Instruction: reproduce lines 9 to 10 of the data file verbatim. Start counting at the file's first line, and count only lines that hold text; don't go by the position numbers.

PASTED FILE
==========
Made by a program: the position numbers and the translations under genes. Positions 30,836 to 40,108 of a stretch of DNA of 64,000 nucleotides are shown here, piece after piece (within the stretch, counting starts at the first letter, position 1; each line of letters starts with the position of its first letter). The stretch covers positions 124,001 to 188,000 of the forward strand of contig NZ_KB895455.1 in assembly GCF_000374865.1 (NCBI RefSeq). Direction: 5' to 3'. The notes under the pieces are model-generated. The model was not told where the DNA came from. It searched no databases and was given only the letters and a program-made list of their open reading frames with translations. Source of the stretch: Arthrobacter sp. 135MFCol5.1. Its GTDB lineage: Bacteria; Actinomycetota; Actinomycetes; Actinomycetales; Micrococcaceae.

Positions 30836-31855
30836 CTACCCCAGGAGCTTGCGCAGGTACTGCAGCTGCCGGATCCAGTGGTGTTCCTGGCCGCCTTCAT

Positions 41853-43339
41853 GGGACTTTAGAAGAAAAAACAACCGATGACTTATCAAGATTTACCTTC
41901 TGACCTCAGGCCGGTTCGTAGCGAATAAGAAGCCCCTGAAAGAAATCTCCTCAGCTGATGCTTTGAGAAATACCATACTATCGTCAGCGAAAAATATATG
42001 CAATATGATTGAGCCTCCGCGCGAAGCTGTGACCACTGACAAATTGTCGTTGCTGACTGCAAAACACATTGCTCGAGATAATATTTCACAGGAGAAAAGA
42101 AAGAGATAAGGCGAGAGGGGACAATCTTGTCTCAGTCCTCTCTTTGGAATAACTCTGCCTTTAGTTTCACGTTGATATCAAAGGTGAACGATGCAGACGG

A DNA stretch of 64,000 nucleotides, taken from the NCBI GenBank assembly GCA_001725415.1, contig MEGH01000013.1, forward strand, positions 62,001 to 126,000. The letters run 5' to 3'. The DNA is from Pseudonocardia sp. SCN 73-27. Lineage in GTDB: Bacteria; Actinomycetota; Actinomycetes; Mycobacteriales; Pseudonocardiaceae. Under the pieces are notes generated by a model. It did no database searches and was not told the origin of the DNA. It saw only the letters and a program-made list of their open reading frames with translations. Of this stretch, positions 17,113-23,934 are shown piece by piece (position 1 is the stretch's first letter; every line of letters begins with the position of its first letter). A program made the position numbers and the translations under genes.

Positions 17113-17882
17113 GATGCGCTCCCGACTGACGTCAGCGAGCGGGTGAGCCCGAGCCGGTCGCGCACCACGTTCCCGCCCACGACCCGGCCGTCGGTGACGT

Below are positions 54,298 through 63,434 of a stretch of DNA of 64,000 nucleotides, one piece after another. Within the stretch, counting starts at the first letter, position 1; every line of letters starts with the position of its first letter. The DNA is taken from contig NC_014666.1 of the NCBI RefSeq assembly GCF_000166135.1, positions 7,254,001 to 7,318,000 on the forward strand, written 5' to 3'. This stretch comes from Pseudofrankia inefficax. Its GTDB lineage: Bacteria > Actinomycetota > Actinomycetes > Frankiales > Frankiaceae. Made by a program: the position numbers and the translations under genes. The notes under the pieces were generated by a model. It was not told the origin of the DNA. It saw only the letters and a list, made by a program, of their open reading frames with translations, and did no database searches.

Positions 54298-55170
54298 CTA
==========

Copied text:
A DNA stretch of 64,000 nucleotides, taken from the NCBI GenBank assembly GCA_001725415.1, contig MEGH01000013.1, forward strand, positions 62,001 to 126,000. The letters run 5' to 3'. The DNA is from Pseudonocardia sp. SCN 73-27. Lineage in GTDB: Bacteria; Actinomycetota; Actinomycetes; Mycobacteriales; Pseudonocardiaceae. Under the pieces are notes generated by a model. It did no database searches and was not told the origin of the DNA. It saw only the letters and a program-made list of their open reading frames with translations. Of this stretch, positions 17,113-23,934 are shown piece by piece (position 1 is the stretch's first letter; every line of letters begins with the position of its first letter). A program made the position numbers and the translations under genes.

Positions 17113-17882